By Adina Moloman
Sources: The Wall Street Journal, Forbes
Mexico’s Senate approved the controversial energy reform bill in order to open the state-run oil industry to foreign and domestic investors.
So, the government will be able to grant contracts and licenses for exploration and extraction of oil and gas to transnational corporations or any Mexican Corporation willing to invest under the Mexican Governments terms.
The contract terms are mentioning profit sharing, maybe production sharing, but definitely do not grant concessions. This actually is translated in not offering oil or ownership in the energy field and the oil transnational companies would be paid for their services. Foreign companies will be allowed to open up gasoline stations; so far in Mexico are only Pemex gasoline stations.
Under this new energy reform companies can explore the country’s deep-water deposits and shale oil and gas reserves that Mexico has in the Gulf of Mexico. Those transnational companies would pay royalties and taxes to the Mexican government for the right to explore and drill. Different sources are mentioning that Mexico could have another 29 billion barrels of oil and gas in deep-water plays in the Gulf of Mexico, and an additional 13 billion barrels of recoverable shale oil reserves.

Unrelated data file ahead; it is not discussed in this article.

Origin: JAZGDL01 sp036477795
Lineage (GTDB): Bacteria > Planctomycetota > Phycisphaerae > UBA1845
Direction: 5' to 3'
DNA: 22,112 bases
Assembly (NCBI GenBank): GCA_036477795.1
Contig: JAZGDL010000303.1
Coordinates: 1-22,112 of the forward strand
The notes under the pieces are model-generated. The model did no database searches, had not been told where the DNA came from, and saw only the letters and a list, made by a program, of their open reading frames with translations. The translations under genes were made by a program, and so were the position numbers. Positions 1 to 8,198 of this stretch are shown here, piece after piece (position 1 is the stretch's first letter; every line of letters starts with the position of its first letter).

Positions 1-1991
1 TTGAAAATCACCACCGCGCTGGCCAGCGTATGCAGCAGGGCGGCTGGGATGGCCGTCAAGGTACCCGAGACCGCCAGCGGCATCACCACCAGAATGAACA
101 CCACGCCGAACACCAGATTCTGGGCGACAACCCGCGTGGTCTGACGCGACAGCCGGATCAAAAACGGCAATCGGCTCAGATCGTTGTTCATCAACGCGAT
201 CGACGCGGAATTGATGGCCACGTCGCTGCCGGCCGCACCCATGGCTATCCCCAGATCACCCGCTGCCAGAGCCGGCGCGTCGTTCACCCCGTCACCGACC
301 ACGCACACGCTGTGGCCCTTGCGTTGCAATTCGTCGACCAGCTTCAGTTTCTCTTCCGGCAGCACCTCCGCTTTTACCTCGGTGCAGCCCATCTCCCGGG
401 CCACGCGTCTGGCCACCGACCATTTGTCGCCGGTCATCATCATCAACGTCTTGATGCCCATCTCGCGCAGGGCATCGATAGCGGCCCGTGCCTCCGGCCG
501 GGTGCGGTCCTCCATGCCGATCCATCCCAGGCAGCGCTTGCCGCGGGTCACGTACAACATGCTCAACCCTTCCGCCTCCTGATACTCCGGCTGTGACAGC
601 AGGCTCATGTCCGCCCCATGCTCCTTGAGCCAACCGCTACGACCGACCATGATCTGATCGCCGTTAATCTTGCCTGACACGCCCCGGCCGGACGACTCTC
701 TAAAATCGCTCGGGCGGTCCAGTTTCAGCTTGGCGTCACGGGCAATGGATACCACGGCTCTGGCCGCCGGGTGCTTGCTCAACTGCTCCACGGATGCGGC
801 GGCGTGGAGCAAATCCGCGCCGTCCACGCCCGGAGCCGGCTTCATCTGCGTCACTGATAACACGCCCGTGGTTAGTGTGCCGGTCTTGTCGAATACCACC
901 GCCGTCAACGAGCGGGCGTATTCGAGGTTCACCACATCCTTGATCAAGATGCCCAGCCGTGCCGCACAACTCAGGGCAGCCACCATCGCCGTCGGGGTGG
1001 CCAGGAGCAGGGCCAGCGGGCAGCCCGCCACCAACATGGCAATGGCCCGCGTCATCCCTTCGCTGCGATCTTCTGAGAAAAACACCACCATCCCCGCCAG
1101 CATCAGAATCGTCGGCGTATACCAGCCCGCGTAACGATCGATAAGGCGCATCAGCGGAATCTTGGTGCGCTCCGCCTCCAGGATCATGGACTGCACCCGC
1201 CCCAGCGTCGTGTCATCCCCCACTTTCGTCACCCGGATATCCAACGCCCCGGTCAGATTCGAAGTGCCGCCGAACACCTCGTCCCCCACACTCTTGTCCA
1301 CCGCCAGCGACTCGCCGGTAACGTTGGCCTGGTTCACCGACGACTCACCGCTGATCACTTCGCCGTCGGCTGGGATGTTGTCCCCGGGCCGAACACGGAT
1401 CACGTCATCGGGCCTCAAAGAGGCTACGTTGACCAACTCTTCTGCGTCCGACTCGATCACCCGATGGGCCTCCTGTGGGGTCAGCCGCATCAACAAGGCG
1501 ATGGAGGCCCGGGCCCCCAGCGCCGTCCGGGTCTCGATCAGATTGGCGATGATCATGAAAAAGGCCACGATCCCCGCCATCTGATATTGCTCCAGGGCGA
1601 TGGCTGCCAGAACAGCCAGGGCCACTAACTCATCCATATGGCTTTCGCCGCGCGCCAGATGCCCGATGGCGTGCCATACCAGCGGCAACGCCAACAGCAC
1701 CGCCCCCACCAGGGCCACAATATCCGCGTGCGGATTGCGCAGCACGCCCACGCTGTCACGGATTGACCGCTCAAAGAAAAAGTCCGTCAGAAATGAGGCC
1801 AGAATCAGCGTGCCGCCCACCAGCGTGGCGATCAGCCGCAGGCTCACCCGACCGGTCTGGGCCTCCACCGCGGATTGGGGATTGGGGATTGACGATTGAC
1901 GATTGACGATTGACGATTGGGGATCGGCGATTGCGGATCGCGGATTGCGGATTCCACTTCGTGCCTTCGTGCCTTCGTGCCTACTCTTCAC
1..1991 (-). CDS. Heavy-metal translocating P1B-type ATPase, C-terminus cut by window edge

It is also needed to define an organism that will regulate the oil industry in order to be more efficient and convert Mexico in an important energy exporter in the region.
Due to lack of cash and know how or not having a strong will to create energy products; Mexico is so far a crude exporter mostly to the U.S., shipping more than 1 million barrels a day.